At around 7 a.m. a group of activists say they went to the street where Google employee Anthony Levandowski lives in Berkeley to stage a demonstration outside his home. According to the activists, they rang Levandowski’s doorbell, then stood outside the house for about 45 minutes holding a banner that read “Google’s Future Stops Here.” They then watched Levandowski leave his home.
The anonymous protesters then placed flyers under the windshields of cars in the neighborhood. The fliers include a photo of Levandowski’s home and a lengthy statement that describes the Google staffer as bringing evil into the world. The headline reads: “Anthony Levandowski is building an unconscionable world of surveillance, control and automation. He is also your neighbor.”
Thirty-three-year old UC Berkeley alum Levandowski lives with his fiancée and two young children in the Elmwood neighborhood. According to a November 2013 profile in the New Yorker, he is an engineer at Google X, the company’s “semi-secret” lab for experimental technology. He has been a key player in the development of Google Street View and Google’s self-driving cars.
Shortly after 8 a.m. the activists were at Ashby BART station where they tried to block one of Google’s employee shuttle buses from leaving for the company’s headquarters in Mountain View.
Berkeley Police were alerted at 8:18 a.m. of the protest by Google security personnel, according to police spokeswoman Officer Jennifer Coats. Google reported approximately 10 protestors blocking a bus in the 3100 block of Adeline Street, Coats told Berkeleyside. “As officers arrived on scene a small group was in the roadway blocking the bus. At the same time a BART police officer had arrived and communicated with the group and asked them to leave the roadway. The group left the roadway, no further police action was required,” she said.
Over the past few months activists have been staging protests and blocking the path of many Google employee shuttle buses in San Francisco and Oakland. They have targeted the luxury buses because they say they symbolize gentrification and elitism. The activists claim high-paid tech employees are squeezing out the middle and working classes from the city.
On Tuesday, San Francisco’s Municipal Railway Agency board voted to impose fees and restrictions on the private use of public bus stops. The new $1 a day per stop will cost private bus companies — which run routes for Google and other Silicon Valley employers — about $100,000 a year, according to the paper. Last week UC Berkeley released a study on the impact of the shuttle buses on commutes and home location choices.
The Berkeley campaign focuses on surveillance and threats to privacy, according to the flyer distributed around the neighborhood. The Counterforce flyer enumerates many of Google’s projects, describes a promotional video for its self-driving car, and cites the company’s motto: “Don’t be evil.” It also details Levandowski’s involvement in a mixed-use housing development called Garden Village planned for Dwight Way near downtown Berkeley. Levandowski owns the property the project will be built on.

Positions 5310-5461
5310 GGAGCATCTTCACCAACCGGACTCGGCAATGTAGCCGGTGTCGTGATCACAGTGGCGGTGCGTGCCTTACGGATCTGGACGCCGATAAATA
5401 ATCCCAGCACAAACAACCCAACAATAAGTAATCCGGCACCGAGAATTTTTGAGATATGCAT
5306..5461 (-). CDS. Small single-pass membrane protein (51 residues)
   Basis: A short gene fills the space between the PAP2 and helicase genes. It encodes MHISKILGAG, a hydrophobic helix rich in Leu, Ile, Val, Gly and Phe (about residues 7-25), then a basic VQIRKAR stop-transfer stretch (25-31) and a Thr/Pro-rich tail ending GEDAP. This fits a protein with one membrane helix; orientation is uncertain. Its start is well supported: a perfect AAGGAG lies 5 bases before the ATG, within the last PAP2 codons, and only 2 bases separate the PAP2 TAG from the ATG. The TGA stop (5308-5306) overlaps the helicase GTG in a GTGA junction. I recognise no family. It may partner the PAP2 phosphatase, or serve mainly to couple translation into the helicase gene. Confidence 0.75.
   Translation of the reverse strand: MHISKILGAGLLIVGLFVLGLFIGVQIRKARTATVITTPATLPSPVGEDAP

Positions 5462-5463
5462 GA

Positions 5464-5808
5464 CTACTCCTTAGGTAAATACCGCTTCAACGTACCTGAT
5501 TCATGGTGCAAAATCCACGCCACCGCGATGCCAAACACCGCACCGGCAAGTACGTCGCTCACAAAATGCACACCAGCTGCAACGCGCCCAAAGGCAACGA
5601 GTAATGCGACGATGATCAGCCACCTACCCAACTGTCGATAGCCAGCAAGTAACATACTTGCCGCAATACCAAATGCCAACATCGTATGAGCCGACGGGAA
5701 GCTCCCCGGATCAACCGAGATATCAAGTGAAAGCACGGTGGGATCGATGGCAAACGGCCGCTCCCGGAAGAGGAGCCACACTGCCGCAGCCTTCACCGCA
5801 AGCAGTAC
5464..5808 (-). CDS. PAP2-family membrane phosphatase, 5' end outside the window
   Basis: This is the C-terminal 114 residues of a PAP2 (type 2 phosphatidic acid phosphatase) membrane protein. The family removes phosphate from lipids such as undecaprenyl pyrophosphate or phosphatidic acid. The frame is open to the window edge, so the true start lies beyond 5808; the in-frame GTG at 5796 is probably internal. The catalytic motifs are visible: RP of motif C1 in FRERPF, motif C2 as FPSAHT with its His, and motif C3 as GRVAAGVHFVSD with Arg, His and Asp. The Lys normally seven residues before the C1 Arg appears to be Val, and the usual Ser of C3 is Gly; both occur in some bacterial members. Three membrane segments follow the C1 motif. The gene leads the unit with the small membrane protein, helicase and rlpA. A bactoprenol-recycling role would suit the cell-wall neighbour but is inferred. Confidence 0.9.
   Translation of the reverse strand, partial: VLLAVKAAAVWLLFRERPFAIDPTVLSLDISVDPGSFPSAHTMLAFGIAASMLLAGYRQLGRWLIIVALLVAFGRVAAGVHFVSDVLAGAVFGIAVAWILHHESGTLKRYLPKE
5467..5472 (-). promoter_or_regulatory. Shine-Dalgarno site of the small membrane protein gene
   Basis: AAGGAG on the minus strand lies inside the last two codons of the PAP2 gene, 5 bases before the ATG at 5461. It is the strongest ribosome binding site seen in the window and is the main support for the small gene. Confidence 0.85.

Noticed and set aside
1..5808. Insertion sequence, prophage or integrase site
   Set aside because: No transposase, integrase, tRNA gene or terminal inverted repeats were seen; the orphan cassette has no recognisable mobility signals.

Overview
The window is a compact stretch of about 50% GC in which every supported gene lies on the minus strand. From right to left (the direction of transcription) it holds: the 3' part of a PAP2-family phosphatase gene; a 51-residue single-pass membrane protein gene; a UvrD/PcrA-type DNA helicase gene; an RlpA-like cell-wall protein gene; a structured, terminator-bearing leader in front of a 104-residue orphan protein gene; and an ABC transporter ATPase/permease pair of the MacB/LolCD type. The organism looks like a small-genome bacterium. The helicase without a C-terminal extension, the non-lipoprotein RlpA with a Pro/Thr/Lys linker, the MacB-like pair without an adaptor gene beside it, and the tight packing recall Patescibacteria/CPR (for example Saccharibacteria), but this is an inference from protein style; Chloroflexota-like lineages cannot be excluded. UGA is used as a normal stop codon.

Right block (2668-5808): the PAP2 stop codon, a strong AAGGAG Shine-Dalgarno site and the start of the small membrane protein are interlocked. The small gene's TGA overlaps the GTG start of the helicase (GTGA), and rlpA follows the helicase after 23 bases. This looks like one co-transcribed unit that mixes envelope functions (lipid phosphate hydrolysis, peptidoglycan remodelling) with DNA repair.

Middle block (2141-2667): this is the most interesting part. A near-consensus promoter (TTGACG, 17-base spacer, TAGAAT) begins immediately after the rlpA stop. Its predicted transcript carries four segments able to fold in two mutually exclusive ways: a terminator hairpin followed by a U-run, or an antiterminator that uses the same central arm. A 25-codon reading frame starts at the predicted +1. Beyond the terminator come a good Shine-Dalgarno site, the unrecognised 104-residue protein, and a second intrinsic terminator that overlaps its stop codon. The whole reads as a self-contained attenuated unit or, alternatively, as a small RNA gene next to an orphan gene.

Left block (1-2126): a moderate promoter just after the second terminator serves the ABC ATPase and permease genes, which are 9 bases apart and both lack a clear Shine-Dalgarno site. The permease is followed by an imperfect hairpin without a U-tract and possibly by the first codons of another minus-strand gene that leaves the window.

The flyer describes Levandowski as descending the steps of his home (described elsewhere by the group as “pompous” and a “palace”) wearing Google Glass, carrying a baby and holding a tablet with his free arm. The photograph of the Google engineer’s home includes a clearly visible house number and was sourced from Google Street View. Berkeleyside is not naming the street on which Levandowski lives.
The flyer concludes: “Have courage. Find others who feel the same way and block a tech bus. Steal from the techies you babysit for. Take down surveillance cameras. Go hard: The time is now.”
Levandowski has not returned emails from Berkeleyside asking for comment.
A neighbor of Levandowski’s, who wishes to remain anonymous, said she found one of the flyers on her car Tuesday morning. After reading it, she walked up the street and removed many of the flyers from neighbors’ cars. She said she did not believe any neighbor should be treated to what she described as “vigilante justice.” “The fact that the writer did not identify him or herself warranted my anonymous countermeasure,” she said.
Alerted to the activists’ action by Berkeleyside, Councilman Gordon Wozniak, who represents the district where Levandowski has his home, said such a protest could lead to dangerous consequences. “It’s one thing to protest against a corporation by demonstrating beside a bus, but going after an individual at his home is a bad escalation,” he said. “Homes are supposed to be a safe place. This would be scary [for the homeowner].” Wozniak said he would consult with Berkeley’s city manager and chief of police on the matter.
Local lawyer Tom Miller said the protest was likely not illegal. There is a fine balance between the right to privacy and the right of freedom of speech, he said: “Lines need to be drawn.” But, he said, if the activists were on public property and were not advocating violence they were probably not breaking the law. Miller said the protest and written statement is “very much in the Berkeley tradition of questioning important issues about society.”
“Opposing what is happening in our society regarding surveillance and identifying people who are involved in creating these things is perfectly legitimate, as long as you’re not saying anything untruthful,” he said.